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Truly I tell you, whatever you did for one of the least of these brothers and sisters of mine, you did for me.

-- Matthew 25:40, NIV

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Imprisoned Christian Newspaper Editor, South China Church Leader Li Ying Released Five Years Early

Thursday, February 23, 2012

China Aid Association

(Jinmen, Hubei—Feb. 22, 2012) A Christian newspaper editor and house church leader sentenced in 2002 to 15 years’ imprisonment for “intentional assault” was released almost five years before the end of her prison term as the result of a world-wide letter-writing campaign and other international efforts on her behalf.

Li Ying, of the South China Church in Hubei province, was released on Dec. 25, 2011. She tearfully told ChinaAid founder and president Bob Fu that during her 10 years in prison, thousands of letters for her were sent to the prison. She said the letters had helped to significantly improve her prison conditions and contributed to her early release. She expressed thanks to ChinaAid and asked ChinaAid to convey her gratitude to the international community and churches worldwide.

Li was one of the first prisoners featured by the international human rights group Voice of the Martyrs on its www.prisoneralert.com website, from where concerned Christians to write letters of encouragement to imprisoned Christians. According to Voice of the martyrs, more than 11,400 letters were written to Li through the site since 2004.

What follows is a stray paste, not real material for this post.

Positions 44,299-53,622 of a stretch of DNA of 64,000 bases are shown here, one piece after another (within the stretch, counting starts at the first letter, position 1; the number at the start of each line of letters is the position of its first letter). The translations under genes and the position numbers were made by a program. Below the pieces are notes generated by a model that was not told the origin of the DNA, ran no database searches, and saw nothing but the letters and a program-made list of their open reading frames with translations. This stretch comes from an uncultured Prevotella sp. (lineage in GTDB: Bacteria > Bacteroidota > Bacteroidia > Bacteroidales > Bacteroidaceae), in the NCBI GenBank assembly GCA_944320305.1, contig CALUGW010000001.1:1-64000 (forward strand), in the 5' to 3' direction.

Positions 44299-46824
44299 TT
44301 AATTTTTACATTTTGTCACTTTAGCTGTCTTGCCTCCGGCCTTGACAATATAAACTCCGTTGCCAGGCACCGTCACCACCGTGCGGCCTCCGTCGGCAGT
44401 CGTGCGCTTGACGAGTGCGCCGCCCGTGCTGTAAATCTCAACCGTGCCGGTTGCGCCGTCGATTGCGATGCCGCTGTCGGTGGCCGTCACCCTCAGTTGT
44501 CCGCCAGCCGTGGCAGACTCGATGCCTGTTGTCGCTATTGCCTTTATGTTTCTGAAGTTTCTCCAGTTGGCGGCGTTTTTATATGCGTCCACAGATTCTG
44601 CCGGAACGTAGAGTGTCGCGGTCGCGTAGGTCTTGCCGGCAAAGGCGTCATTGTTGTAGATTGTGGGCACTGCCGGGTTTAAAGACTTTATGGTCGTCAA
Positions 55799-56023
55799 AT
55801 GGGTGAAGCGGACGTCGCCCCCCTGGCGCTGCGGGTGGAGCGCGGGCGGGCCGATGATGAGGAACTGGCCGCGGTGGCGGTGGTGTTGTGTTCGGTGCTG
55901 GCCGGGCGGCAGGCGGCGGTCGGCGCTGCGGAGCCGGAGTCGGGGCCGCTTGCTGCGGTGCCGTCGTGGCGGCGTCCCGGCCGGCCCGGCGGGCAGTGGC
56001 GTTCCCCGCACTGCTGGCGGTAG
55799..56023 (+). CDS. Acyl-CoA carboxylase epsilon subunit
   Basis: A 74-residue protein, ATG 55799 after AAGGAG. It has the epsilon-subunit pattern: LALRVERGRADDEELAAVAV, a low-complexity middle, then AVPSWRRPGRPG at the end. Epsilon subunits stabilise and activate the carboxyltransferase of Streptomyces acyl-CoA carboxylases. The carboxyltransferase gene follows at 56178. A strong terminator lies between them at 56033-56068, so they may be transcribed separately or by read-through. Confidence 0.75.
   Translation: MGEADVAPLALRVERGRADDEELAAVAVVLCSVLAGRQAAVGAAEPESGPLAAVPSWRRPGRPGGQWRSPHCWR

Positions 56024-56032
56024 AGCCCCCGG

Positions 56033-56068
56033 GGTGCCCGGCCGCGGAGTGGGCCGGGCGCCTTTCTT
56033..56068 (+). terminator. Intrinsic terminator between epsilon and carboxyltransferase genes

Li is the niece of Pastor Gong Shengliang, founder of the South China Church, one of the fastest growing house-church movements in China. She was also editor in chief of the church newspaper, South China Special Edition (Huanan Zhuankan). She had been arrested several times and had previously spent a year in prison in 1996.

As a condition of her release, Li was required to sign a guarantee to submit to “community correction,” which included the requirement that she live only in government-appointed neighborhoods and attend government-appointed churches.

In December 2001, Li was one of 17 South China Church leaders who were convicted of “using a cult to undermine enforcement of the law,” five of whom were sentenced to death. Li was one of them. But as a result of the ensuing international outcry, a higher court in Hubei revoked the death sentences in September 2002, citing lack of clarity about certain facts and insufficient evidence, and the Jinmen Intermediate Court in October 2002 retried the case. Instead of the crime of “using a cult, ” the five who had been condemned to death were convicted of “intentional assault.”

The five were Gong Shengliang, Xu, Fuming, Hu Yong, Gong Bangkun, and Li Ying. Gong Shengliang was also convicted of rape. Three of them—Gong Shengliang, Xu Fuming, and Hu Yong—were sentenced to life imprisonment. Gong Bangkun and Li Ying were given 15-year prison terms.

China Aid Contacts
Rachel Ritchie, English Media Director
Cell: (432) 553-1080 | Office: 1+ (888) 889-7757 | Other: (432) 689-6985
Email: r.ritchie@chinaaid.org
Website: www.chinaaid.org